The Practice of Love. That love does not stop flowing. The suggested circle embraces every child of God. The direction is first Godward then saint-ward. It is perfected as we have seen in verse 5, it is exemplified in the walk of the Lord Jesus, v. 6, and extended to each believer in verses 7-11.
In verse 7 the word should not be "brethren" but "beloved". Again, this word is not from the verb phileo, the love of the brethren, but agapetoi, divinely loved ones. This is the first of nine references to this word in John's Epistles, and it is instructive to observe that even as he seeks to correct the saints he does so in the light of the fact that they are the objects of the Father's love. How much we might learn from John the aged, the beloved, the seer. "No new commandment" — this is something about which you are already informed; it is that commandment that you had from the beginning, given in John 15.12 by the Lord Himself "that ye love one another, as I have loved you". Undoubtedly an old commandment relative to precept, indeed as old as the account of Cain and Abel, John 3. 11, but again new in practice, seen perfectly in the Lord Jesus, 2. 8, and in measure seen in the children as they walk as He walked. In such practice, the true light is now shining and the darkness is passing; the divine nature is seen to be revealing itself. Again the apostle would apply the test. What we claim positionally must manifest itself in practice. As already stated, true affection is first Godward, then it flows out to each member of the family. Hence if the latter is absent, we have reason to doubt the former. In effect John says, "to hate habitually one's brother is to reveal the absence of the divine nature".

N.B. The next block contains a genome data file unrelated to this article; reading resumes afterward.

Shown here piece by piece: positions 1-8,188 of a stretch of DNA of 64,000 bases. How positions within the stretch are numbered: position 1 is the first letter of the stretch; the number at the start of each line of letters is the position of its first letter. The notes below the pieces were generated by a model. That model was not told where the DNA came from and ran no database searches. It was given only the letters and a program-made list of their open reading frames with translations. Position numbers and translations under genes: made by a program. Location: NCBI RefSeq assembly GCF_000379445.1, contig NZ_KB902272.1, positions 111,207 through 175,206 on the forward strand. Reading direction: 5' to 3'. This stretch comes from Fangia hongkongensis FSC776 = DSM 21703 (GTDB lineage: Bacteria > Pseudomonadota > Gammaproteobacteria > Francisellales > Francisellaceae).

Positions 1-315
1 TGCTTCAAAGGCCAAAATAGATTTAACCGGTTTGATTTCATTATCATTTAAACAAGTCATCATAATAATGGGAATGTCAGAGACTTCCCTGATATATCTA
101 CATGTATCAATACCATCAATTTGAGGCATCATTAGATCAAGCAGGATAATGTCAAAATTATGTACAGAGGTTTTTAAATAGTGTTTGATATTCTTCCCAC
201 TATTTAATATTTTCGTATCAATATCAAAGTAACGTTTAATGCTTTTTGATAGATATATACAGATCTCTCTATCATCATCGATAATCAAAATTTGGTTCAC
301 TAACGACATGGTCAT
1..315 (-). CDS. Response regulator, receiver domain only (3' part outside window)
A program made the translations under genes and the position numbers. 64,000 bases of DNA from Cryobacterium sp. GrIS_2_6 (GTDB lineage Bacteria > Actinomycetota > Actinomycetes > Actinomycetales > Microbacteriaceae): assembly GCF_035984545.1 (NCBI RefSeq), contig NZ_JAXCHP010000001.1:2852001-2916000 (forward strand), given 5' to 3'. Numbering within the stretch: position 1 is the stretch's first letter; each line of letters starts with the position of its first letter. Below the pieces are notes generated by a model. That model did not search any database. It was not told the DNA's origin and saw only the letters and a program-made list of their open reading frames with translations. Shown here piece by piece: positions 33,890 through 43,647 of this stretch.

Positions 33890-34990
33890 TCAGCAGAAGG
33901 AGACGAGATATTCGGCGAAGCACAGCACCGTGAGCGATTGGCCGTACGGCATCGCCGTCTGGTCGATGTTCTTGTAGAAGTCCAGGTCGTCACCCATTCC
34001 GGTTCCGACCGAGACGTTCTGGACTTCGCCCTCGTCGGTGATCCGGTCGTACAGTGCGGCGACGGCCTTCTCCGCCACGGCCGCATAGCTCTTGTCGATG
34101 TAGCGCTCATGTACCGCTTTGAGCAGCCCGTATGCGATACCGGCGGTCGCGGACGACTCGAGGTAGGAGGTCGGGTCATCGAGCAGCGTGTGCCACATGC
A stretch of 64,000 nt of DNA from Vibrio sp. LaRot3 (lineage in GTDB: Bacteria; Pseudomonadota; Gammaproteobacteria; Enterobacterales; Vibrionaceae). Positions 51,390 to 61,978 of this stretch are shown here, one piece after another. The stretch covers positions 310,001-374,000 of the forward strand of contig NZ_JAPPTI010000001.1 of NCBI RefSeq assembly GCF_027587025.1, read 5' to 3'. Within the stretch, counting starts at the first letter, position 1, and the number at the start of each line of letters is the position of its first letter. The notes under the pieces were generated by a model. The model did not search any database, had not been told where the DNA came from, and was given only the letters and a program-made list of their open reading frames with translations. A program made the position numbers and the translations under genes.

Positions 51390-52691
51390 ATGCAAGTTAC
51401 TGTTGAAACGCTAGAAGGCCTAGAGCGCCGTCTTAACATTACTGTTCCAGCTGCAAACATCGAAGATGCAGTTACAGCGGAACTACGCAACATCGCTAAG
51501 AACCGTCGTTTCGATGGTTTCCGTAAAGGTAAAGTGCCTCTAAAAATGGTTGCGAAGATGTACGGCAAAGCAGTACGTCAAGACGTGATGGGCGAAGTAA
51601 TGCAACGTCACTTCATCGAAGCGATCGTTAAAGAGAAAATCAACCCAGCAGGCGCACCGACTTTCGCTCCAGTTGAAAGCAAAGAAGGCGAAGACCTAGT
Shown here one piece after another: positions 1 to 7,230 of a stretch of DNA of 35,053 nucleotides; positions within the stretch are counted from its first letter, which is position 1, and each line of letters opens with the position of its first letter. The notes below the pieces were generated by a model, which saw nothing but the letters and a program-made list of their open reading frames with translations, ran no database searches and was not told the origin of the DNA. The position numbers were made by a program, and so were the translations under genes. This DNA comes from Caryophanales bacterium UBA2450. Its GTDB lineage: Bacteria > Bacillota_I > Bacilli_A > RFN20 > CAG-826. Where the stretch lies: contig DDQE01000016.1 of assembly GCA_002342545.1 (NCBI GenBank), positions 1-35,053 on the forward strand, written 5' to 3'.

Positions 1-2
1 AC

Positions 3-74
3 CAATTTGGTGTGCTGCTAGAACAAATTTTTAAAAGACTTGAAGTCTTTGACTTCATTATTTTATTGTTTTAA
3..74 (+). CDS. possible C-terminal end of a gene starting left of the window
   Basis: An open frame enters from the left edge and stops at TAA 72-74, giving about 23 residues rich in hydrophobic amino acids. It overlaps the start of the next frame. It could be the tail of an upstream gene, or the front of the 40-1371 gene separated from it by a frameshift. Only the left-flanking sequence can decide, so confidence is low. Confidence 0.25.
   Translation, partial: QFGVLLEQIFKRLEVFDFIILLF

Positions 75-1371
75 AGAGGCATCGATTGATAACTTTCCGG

A word of caution at this point may not be inappropriate. When the apostle is speaking of love, it is not to be equated with natural sentimentality which so often passes under this banner. The love of God is revealed by God in all the strength, righteousness and purity of His nature, fully manifest in the One who loved all that the Father loved and hated all that the Father hated, Heb. 1.9. May it be so with us in the measure that we seek to abide by His standards, and thus to give Him pleasure.